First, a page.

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The European High Performance Computing Joint Undertaking (EuroHPC JU)

A EuroHPC Success Story: Improved modelling of ice flow to better anticipate sea-level rise

The STREAM project (SponTaneous REArrangement of ice Motion in ice sheets) aims to investigate polar ice dynamics through the development of an innovative modelling system of ice flow.

Awarded Resources (in core hours)
System Partition
10 May 2023 - 9 May 2024
Allocation Period

Context and Project Goals 

The STREAM project (SponTaneous REArrangement of ice Motion in ice sheets) aims to investigate polar ice dynamics through the development of an innovative modelling system of ice flow, which was possible due to EuroHPC JU awarded computing resources, on the supercomputer LUMI.

This computational simulation will support research which seeks to better comprehend the intricate mechanisms governing the movement of massive ice sheets in regions like Antarctica and Greenland. This phenomenon is crucial for predicting how fast the glaciers are moving and developing more accurate sea-level projections.  Indeed, the faster glaciers move, the higher the flux of ice that gets shed into the ocean and the faster these ice sheets melt, contributing to sea-level rise, one of the most important effects of climate change.

Societal Impacts 

By aiming for a more accurate portrayal of ice dynamics, STREAM seeks to simulate scenarios with unprecedented precision. Accurate predictions of sea-level rise are crucial for coastal populations and the global economy, particularly in the face of climate change. By enhancing the precision of these predictions, the project aims to offer valuable insights for mitigation strategies and societal adaptation for a safer future.

Computational Methods 

The STREAM research team believes that new techniques in high-performance extreme-scale GPU computing will revolutionise ice flow modelling in the future and provide more accurate predictions.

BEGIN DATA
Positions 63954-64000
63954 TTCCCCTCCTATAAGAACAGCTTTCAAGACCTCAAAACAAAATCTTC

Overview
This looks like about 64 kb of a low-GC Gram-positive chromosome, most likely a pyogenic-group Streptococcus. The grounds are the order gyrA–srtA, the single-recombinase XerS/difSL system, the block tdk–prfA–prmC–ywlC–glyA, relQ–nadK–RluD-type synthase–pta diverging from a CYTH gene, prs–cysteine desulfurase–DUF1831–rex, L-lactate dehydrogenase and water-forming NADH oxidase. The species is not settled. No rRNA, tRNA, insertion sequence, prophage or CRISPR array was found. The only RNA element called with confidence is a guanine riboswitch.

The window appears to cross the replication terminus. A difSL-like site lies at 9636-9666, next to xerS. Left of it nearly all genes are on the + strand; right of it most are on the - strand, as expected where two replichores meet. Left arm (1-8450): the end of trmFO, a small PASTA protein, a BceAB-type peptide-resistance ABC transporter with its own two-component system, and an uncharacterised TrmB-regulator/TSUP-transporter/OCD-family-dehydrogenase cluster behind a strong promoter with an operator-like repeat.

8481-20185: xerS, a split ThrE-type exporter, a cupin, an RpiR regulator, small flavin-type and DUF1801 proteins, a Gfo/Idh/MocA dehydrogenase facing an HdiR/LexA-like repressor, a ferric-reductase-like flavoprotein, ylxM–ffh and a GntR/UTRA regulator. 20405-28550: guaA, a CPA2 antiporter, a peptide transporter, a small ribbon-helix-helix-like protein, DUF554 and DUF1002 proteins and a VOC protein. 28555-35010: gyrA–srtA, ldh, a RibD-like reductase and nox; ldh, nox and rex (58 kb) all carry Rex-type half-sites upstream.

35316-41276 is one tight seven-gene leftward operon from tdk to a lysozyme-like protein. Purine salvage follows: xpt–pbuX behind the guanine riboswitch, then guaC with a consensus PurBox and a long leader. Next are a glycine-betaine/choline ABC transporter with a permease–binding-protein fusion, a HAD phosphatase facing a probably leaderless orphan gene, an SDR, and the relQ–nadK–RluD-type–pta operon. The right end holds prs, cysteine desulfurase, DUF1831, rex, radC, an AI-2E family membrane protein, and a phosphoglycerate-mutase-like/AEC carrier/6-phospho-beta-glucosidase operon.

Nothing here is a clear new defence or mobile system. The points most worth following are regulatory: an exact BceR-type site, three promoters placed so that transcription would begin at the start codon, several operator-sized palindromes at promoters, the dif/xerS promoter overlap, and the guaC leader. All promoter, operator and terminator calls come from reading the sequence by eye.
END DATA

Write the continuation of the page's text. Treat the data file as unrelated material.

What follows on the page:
The team tackled the complexities of ice flow dynamics by employing a computational approach that involves solving partial differential equations (PDEs) on GPUs.

In order to manage the computational demands posed by the resolution requirements and the regional-scale ice flow simulations, the team adopted a distributed memory parallelisation strategy. This involved simultaneous computations across multiple GPUs, each handling specific sub-domains necessary to comprehensively address the entire problem area. To mitigate potential slowdowns in computation speed when scaling on multiple GPUs, the team also ran in parallel local domain computations and exchanged the boundary information among all distributed processes, ensuring the most complete scalability of the implementation.  


Research Team  

Leading this scientific project research is Dr. Ludovic Räss, a computational geoscientist from ETH Zurich, accompanied by Dr. Ivan Utkin, an applied mathematician at ETH Zurich and Julian Samaroo, a research software engineer from MIT.

Dr. Räss  has over a decade of experience in GPU-accelerated research software and leads the computational aspect of the projects. Dr. Utkin is an expert in fluid dynamics and numerical methods. He worked to bridge physics modeling and software engineering. Mr. Samaroo, a key contributor to the development of the Julia programming language used in this project, ensured backend-agnostic codes compatible with diverse GPUs.  

Project Timeline 

The timeline of the STREAM project included delivering systematic parameter investigation on synthetic bedrock geometries; regional-scale simulations of flow localisation in Greenland, and ice-sheet scale simulations, all in different phases. At the start of computational resource allocation, the team performed benchmarking and test simulations to verify the software's accuracy, scalability and performance. The largest simulations were planned for the last part of the project in order to maximise the chances of a successful outcome.    

Employment and Future Utilisation of EuroHPC Resources 

As the project progressed, continued use of EuroHPC resources such as the LUMI supercomputer was integral to the outcome and has been instrumental, enabling large-scale simulations that would be impossible on smaller machines.

In the future, the team would like to apply for additional allocations related to diverse multi-physics Earth sciences projects. EuroHPC's support is essential to their ongoing and future research endeavors, ensuring cutting-edge computational resources for their scientific pursuits.

This methodology is unfolded on a regular grid, emphasising very high spatial resolution through finite-differences. While the technique may seem straightforward, it takes advantage of the inherent strengths of GPUs in executing specific operations on regular grids, ensuring optimal memory access patterns and achieving close-to-ideal performance. 

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